From Dowager Empress Commemorative Issue & Surcharges The Wen Sun Kong Collection - Kelleher and Rogers Limited - December 5, 2023
Lot 183 -
1897, Large Figures narrow surcharges on Dowager, 1st printing, 2c. on 2ca. green (Chan 67. Scott 58), bright characteristic first printing color, usual rough perforations, centered to the lower left as are the other two recorded examples of this great rarity, unused with large part original gum, hinge remainders, a couple of small light red lines on reverse, possibly the offset from a quadrillé notebook in which some sheets were kept (the Quintin Tan Kok Tin example also had red marks on the reverse according to contemporary viewing notes), Fine to Very Fine.
Until now, there were only two universally recognized unused examples of the "Emerald Lady"
Provenance of these two recorded examples
The first example of the large figures surcharge 1.5mm. setting on the Dowager first printing 2c. on 2ca. was discovered in Shanghai in 1925, and verified as genuine by Dr. M.D. Chow, following his original doubts about its existence.
The two documented examples emanate from the following collections.
Example No. 1
- Lt.-Cmdr. G.T. Baines, Robson Lowe (London), 13.1.1961. lot 391.
- Dr. Warren G. Kauder, Robson Lowe (London), 10.11.1971. lot 435.
- Mizuhara Meiso, who purchased the stamp in the Kauder sale.
Example No. 2
- Sir Percival David, Robson Lowe (London), 22.7.1970, lot 180. Sir Percival had visited Shanghai in late 1942-43, and may have bought the stamp during this visit, since he had his philatelic acquisitions shipped back to England.
- James Huangco was the purchaser in the David sale and was the first person to aptly name this rarity the "Emerald Lady"; however, he later died in an automobile accident.
- Quintin Tan Kok Tin, Spink (Hong Kong), 21.1.2007, lot 214.
The third example, which is offered in this auction, was discovered by Mr. Wen Sun Kong in a classic China collection sold in the Stanley Gibbons auction of 26 June 1998, lot 675. Despite Mr. Kong's opinion that the stamp was, indeed, genuine, the paucity of any reliable expertizing methods, objective evidence, or comparative reference hindered the rendering of a definitive opinion. Since only a few stamps in the setting have specific surcharge characteristics, identification by this means is difficult.
The appearance of Quintin Tan Kok Tin's example (No. 2), which was auctioned by Spink in Hong Kong on 21 January 2007 (lot 214) was the "game changer" in proving the genuineness of Mr. Kong's stamp, which, as it transpires, is the lower stamp in what was originally a vertical pair with the Quintin Tan Kok Tin stamp.
The bottom stamp and its perforations at top are a match when it is placed below the second example, especially at the lower left corner of the top stamp where the perforation protrudes strikingly, thereby resulting in a missing corner perf. in the adjoining top left corner of the lower stamp. This distinctive perforation is clearly visible in the Sir Percival David catalogue (No. 2), as well as in the Prize Selections from the Rocpex Taipei '81, where Quintin Tan Kok Tin had exhibited his stamp. However, the protruding bottom left perforation is not visible in the Spink catalogue, and appears in the photo to have been folded under, while the reverse side of a perforation seems to show at the lower left next to the now missing corner perforation.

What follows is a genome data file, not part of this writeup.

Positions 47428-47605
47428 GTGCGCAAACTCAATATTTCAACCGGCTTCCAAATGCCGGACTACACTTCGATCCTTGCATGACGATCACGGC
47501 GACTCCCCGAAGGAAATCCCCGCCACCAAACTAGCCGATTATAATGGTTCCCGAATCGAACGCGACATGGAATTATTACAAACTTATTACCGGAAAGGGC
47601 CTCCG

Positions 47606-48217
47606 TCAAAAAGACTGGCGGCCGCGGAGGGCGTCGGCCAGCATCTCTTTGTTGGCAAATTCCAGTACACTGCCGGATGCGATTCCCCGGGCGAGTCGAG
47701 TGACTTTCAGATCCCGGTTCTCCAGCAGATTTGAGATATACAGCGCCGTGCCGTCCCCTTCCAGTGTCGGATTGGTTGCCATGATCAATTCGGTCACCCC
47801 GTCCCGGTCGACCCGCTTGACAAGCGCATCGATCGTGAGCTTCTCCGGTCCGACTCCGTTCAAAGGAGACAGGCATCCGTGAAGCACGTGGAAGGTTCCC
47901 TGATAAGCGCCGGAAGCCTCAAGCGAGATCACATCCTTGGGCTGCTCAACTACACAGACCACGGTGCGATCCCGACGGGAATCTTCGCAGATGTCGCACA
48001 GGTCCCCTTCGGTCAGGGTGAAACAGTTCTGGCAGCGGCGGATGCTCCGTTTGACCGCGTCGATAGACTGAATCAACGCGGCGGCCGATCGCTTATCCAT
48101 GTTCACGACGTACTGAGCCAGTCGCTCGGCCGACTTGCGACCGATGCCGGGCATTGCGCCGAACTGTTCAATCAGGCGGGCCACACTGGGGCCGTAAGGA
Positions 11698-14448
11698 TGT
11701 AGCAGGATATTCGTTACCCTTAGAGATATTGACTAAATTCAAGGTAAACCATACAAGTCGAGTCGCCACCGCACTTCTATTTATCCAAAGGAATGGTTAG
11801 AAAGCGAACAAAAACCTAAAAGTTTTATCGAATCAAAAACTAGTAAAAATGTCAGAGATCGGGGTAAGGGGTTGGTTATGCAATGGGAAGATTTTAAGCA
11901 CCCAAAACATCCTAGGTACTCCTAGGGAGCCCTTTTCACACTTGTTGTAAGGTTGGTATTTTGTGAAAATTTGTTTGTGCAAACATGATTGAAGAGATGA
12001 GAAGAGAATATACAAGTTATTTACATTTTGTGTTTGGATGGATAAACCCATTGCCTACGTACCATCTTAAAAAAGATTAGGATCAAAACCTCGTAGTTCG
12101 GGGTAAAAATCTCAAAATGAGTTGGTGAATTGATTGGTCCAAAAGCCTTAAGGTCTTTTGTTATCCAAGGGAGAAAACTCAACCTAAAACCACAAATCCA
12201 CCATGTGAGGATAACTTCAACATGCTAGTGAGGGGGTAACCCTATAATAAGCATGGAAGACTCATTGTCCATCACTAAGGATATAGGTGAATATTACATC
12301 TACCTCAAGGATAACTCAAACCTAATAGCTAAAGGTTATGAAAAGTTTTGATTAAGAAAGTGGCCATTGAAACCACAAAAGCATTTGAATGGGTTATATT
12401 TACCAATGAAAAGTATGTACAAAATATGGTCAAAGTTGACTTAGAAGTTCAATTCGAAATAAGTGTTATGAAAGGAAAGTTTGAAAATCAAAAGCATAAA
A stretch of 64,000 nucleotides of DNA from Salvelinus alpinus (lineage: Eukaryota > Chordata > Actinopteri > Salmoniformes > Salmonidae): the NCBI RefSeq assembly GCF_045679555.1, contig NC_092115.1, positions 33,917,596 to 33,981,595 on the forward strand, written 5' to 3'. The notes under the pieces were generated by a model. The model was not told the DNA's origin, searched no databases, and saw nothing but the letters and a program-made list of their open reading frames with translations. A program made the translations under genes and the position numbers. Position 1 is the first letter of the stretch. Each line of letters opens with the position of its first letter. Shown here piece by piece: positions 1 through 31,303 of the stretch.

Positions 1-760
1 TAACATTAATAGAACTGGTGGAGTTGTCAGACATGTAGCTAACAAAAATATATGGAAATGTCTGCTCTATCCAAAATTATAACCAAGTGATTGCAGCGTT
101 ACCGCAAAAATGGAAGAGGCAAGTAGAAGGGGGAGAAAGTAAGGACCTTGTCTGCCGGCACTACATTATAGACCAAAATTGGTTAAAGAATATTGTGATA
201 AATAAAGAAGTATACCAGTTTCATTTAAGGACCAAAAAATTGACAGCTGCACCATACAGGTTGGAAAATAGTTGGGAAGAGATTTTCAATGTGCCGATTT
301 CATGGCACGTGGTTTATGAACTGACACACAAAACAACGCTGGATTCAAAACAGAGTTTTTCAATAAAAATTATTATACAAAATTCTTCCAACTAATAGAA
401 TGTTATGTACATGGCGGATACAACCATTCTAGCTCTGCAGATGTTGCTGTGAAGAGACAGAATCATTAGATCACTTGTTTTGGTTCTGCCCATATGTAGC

Finally, the most important criterion was to obtain the watermark positions of both stamps in order to confirm that these initially formed a vertical pair. According to Tony Kwan, "all Dowager stamps were printed on watermarked paper with its own pattern which is one of the useful tools to re-construct Dowager and its surcharged issues" (Asian Philatelist, 2013, p. 71). The viewing notes from the Quintin Tan Kok Tin catalogue show a pencil drawing of the watermark position on the stamp, which is a perfect match with the watermark position of this example, thereby enabling us to reconstruct the vertical pair.
Interestingly, the contemporary viewing notes for the Quintin Tan Kok Tin stamp mention "red stains at back". Could this also be similar to those light red lines referred to in the above description?
Dr. Chan Shiu Hon, The Empress Dowager Birthday Commemorative Issues and Surcharges (Hong Kong, 1996), p. 123.
Prize Selections from the Rocpex Taipei '81 (Taipei: Directorate General of the Posts, Republic of China, 1982), p. 137.
Robert Kong, "The New Discovery of the Third Mint Copy of the Emerald Lady", Asian Philatelist, Vol. 14 (August 2023), pp. 32-40. This highly informative article not only details the step by step story and investigation of the stamp's genuineness over a twenty-five year period, but also gives the well-known history of the other two recognized examples. Est. HK$1,500,000....Est. HK$1,500,000-2,000,000
Currently HK$ 750,000
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